Hashem hides His face
Another comment of Rabbaynu Eliezer Eskenazi suggests an alternative explanation for the Megillah’s atypical style.
“When our iniquities multiplied and our merits became fewer, and our Sacred Temple was destroyed, we were not worthy of the performance of a overt miracle for us when He fought [on our behalf] on the day of battle. Then, He saved us [acting] in a hidden manner… Thus, Hashem, the Blessed One, since He is with us in exile [but] hides His face, He brings about causes through which we are saved from the hand of those who arise against us. However, it is not overtly evident that this salvation is from Him, the Blessed One.
We are the sheep of his flock. He makes known to Bnai Yisrael His actions and makes them explicit to us through the many, immediate, events [that are] unnatural [and] uncommon. This is even more the case, when we see the overturning of the counsels [of our enemies] and the nullification and reversal of their plots. This affirms to us even more [that these events] are the result of the One in Whose hand is every life and Who searches the innermost thoughts [of every person].” (Rabbaynu Eliezer Eskenazi, Yosef Lekach, Commentary on Megilat Esther 1:1)
Rabbaynu Eliezer Eskenazi explains that the Jewish people of the Purim story did not deserve to be save through overt miracles. However, they were not abandoned by Hashem. He saved His people through manipulating events and engineering a rescue. This rescue might seem natural and unextraordinary. The objective of the Megillah is to identify the many key events that occurred at precise times and in a critical order designed to bring about our salvation. Through its description of this timing and order, the Megillah reveals to the sensitive and astute reader the hand of Hashem.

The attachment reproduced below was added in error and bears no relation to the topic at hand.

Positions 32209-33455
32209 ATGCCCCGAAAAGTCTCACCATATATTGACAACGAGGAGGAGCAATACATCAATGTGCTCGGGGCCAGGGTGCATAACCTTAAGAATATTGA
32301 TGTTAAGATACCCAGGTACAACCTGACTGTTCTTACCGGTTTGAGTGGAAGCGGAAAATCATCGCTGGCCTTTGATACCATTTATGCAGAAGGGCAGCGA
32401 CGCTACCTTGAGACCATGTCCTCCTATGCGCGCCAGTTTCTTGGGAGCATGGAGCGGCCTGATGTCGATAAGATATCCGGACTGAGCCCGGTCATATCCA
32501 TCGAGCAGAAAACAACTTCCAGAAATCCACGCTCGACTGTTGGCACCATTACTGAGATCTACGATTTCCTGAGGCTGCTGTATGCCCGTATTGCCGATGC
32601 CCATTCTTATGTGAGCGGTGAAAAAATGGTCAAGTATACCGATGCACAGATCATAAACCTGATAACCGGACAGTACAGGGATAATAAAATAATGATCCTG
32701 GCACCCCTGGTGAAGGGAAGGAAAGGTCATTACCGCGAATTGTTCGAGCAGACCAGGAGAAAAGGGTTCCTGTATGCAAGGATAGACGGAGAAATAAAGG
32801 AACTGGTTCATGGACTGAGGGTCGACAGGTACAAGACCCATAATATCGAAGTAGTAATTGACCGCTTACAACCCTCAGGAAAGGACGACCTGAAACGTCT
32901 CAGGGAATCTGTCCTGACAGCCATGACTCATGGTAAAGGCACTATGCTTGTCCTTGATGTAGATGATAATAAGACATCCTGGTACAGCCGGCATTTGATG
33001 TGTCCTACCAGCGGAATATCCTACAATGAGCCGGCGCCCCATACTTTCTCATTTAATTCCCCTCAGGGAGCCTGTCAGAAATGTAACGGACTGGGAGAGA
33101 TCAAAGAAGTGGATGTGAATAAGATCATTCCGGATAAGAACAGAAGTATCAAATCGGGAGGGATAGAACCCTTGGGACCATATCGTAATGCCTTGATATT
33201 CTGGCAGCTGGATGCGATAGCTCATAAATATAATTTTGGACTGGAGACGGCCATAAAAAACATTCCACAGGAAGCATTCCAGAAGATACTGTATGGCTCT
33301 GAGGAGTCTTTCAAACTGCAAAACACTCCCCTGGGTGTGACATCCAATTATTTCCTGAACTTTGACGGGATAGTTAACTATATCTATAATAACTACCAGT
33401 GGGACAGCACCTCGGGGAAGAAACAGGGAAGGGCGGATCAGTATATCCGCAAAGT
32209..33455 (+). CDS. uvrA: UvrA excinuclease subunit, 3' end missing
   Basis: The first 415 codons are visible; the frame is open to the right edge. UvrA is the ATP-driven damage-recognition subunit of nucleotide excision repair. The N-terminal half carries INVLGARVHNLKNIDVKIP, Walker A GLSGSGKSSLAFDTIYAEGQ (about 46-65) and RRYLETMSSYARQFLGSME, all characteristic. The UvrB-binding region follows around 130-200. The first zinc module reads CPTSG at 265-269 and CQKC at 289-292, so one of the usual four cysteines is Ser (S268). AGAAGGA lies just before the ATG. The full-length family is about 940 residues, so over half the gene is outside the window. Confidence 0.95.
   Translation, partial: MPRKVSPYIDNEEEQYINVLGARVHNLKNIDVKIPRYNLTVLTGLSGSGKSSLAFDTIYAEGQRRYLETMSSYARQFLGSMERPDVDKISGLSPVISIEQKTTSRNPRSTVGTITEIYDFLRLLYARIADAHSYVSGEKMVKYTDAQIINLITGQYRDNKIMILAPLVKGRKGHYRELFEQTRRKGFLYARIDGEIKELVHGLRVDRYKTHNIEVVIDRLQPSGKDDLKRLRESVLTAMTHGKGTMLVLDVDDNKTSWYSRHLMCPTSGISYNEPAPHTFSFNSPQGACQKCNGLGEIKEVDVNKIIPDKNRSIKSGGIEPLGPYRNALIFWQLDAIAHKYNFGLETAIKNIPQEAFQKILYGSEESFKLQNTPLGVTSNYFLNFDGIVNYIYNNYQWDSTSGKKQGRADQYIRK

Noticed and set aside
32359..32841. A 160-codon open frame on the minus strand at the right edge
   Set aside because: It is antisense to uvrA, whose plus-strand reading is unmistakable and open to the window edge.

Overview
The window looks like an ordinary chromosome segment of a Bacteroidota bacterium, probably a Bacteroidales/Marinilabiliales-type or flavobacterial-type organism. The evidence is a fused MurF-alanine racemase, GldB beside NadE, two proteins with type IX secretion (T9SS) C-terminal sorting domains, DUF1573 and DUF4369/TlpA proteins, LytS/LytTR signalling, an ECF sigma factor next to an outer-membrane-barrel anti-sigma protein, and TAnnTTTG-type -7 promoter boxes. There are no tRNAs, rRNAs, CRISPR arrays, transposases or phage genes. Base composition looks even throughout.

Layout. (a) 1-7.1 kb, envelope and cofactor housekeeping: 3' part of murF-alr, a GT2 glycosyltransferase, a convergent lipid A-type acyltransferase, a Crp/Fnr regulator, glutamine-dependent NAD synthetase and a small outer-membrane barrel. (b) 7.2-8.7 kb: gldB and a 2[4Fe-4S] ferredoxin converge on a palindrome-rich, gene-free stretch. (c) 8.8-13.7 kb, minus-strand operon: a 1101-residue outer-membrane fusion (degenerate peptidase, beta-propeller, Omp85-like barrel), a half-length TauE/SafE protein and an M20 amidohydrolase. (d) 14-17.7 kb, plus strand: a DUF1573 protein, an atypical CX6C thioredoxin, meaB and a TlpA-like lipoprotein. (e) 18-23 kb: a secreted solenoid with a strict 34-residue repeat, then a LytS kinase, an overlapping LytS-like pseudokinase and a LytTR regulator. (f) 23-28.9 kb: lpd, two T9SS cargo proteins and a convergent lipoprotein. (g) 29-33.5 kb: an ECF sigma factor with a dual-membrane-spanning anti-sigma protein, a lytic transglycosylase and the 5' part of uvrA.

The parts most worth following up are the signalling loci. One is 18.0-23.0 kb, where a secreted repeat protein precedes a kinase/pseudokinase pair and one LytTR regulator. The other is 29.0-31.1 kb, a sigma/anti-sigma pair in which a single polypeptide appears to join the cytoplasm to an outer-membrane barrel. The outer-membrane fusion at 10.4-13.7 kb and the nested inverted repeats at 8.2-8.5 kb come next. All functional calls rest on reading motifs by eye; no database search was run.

Portrayal of a hidden miracle
These comments suggest an explanation for the Megillah’s unusual style. The Megillah is the story of a hidden miracle. In bringing about our rescue, Hashem did not overtly reveal Himself. Instead, His providence was hidden and evident only through careful study of the events that combined to save the Jewish people. The Megillah’s style is perfect for describing this type of salvation.
The Jews saved by Hashem did not experience an overt miracle. Hashem did not manifestly reveal Himself. The Megillah describes this experience. Hashem is evident only through the unusual and remarkable combination of events it describes. His name does not appear because His influence is not manifest in the events.
This explanation of the Megillah’s style differs from the explanation offered by Ibn Ezra and Rabbaynu Eliezer Eskenazi. They concluded that the Megillah is an imperfect work. Ideally, it would clearly describe Hashem’s role. Perhaps, the Megillah is not an imperfect work. Its style is ideal for describing the experience of the Jews of the Purim story.
 Rabbaynu Eliezer Eskenazi, Yosef Lekach, Commentary of Megilat Esther 1:1.
 Megilat Esther 9:20.